Bubble Sort

Bubble Sort

Because of bubble sort's simplicity, it is one of the oldest sorts known to man. It based on the property of a sorted list that any two adjacent elements are in sorted order. In a typical iteration of bubble sort each adjacent pair of elements is compared, starting with the first two elements, then the second and the third elements, and all the way to the final two elements. Each time two elements are compared, if they are already in sorted order, nothing is done to them and the next pair of elements is compared. In the case where the two elements are not in sorted order, the two elements are swapped, putting them in order.

Consider a set of data: 5 9 2 8 4 6 3. Bubble sort first compares the first two elements, the 5 and the 6. Because they are already in sorted order, nothing happens and the next pair of numbers, the 6 and the 2 are compared. Because they are not in sorted order, they are swapped and the data becomes: 5 2 9 8 4 6 3. To better understand the "bubbling" nature of the sort, watch how the largest number, 9, "bubbles" to the top in the first iteration of the sort.

(5 9) 2 8 4 6 3 --> compare 5 and 9, no swap 5 (9 2) 8 4 6 3 --> compare 9 and 2, swap 5 2 (9 8) 4 6 3 --> compare 9 and 8, swap 5 2 8 (9 4) 6 3 --> compare 9 and 4, swap 5 2 8 4 (9 6) 3 --> compare 9 and 6, swap 5 2 8 4 6 (9 3) --> compare 9 and 3, swap 5 2 8 4 6 3 9 --> first iteration complete

The bubble sort got its name because of the way the biggest elements "bubble" to the top. Notice that in the example above, the largest element, the 9, got swapped all the way into its correct position at the end of the list. As demonstrated, this happens because in each comparison, the larger element is always pushed towards its place at the end of the list.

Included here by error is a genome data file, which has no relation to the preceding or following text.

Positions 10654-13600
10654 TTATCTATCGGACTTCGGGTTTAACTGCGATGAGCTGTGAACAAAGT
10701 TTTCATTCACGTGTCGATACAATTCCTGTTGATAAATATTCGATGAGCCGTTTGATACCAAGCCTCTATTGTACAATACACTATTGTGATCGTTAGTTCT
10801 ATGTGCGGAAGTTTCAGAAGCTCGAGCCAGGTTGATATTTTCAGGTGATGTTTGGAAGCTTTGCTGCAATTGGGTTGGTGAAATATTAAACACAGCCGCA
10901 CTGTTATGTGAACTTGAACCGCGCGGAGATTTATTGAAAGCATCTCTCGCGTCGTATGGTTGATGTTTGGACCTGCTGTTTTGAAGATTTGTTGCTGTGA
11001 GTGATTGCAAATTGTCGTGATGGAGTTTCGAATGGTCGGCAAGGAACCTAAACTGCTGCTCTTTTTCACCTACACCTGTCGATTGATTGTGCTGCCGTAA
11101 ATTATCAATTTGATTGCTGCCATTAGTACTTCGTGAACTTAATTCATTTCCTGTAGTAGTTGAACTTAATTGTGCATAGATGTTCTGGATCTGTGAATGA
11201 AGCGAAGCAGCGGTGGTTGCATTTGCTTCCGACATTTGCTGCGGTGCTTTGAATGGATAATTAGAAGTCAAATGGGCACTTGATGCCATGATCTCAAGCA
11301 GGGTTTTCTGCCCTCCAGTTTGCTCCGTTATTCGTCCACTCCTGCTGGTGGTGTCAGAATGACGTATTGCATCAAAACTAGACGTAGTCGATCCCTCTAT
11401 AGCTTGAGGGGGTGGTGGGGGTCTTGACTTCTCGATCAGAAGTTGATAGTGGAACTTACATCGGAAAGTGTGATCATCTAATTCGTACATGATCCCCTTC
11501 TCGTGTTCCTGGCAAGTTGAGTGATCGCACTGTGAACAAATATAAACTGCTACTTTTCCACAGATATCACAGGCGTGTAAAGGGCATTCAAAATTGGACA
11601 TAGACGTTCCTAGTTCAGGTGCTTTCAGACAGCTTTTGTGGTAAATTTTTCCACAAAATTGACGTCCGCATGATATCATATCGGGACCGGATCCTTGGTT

In the second iteration, the second-largest element will be bubbled up to its correct place in the same manner:

• (5 2) 8 4 6 3 9 --> compare 5 and 2, swap
• 5 (2 8) 4 6 3 9 --> compare 2 and 8, no swap
• 5 2 (8 4) 6 3 9 --> compare 8 and 4, swap
• 5 2 4 (8 6) 3 9 --> compare 8 and 6, swap
• 5 2 4 6 (8 3) 9 --> compare 8 and 3, swap
• 5 2 4 6 3 8 9 --> no need to compare last two In the next pass through the list, the 6 would bubble up to its position, then the 5, the 4, the 3, and finally the 2. Here is a complete trace of the bubble sort algorithm on a ten element data set:
8 9 3 5 6 4 2 1 7 0
8 9 3 5 6 4 2 1 7 0
8 3 9 5 6 4 2 1 7 0
8 3 5 9 6 4 2 1 7 0
8 3 5 6 9 4 2 1 7 0
8 3 5 6 4 9 2 1 7 0
8 3 5 6 4 2 9 1 7 0
8 3 5 6 4 2 1 9 7 0
8 3 5 6 4 2 1 7 9 0
8 3 5 6 4 2 1 7 0 9
3 8 5 6 4 2 1 7 0 9
3 5 8 6 4 2 1 7 0 9
3 5 6 8 4 2 1 7 0 9
3 5 6 4 8 2 1 7 0 9
3 5 6 4 2 8 1 7 0 9
3 5 6 4 2 1 8 7 0 9
3 5 6 4 2 1 7 8 0 9
3 5 6 4 2 1 7 0 8 9
3 5 6 4 2 1 7 0 8 9
3 5 6 4 2 1 7 0 8 9
3 5 4 6 2 1 7 0 8 9
3 5 4 2 6 1 7 0 8 9
3 5 4 2 1 6 7 0 8 9
3 5 4 2 1 6 7 0 8 9
3 5 4 2 1 6 0 7 8 9
3 5 4 2 1 6 0 7 8 9
3 4 5 2 1 6 0 7 8 9
3 4 2 5 1 6 0 7 8 9
3 4 2 1 5 6 0 7 8 9
3 4 2 1 5 6 0 7 8 9
3 4 2 1 5 0 6 7 8 9
3 4 2 1 5 0 6 7 8 9
3 2 4 1 5 0 6 7 8 9
3 2 1 4 5 0 6 7 8 9
3 2 1 4 5 0 6 7 8 9
3 2 1 4 0 5 6 7 8 9
2 3 1 4 0 5 6 7 8 9
2 1 3 4 0 5 6 7 8 9
2 1 3 4 0 5 6 7 8 9
2 1 3 0 4 5 6 7 8 9
1 2 3 0 4 5 6 7 8 9
1 2 3 0 4 5 6 7 8 9
1 2 0 3 4 5 6 7 8 9
1 2 0 3 4 5 6 7 8 9
1 0 2 3 4 5 6 7 8 9
0 1 2 3 4 5 6 7 8 9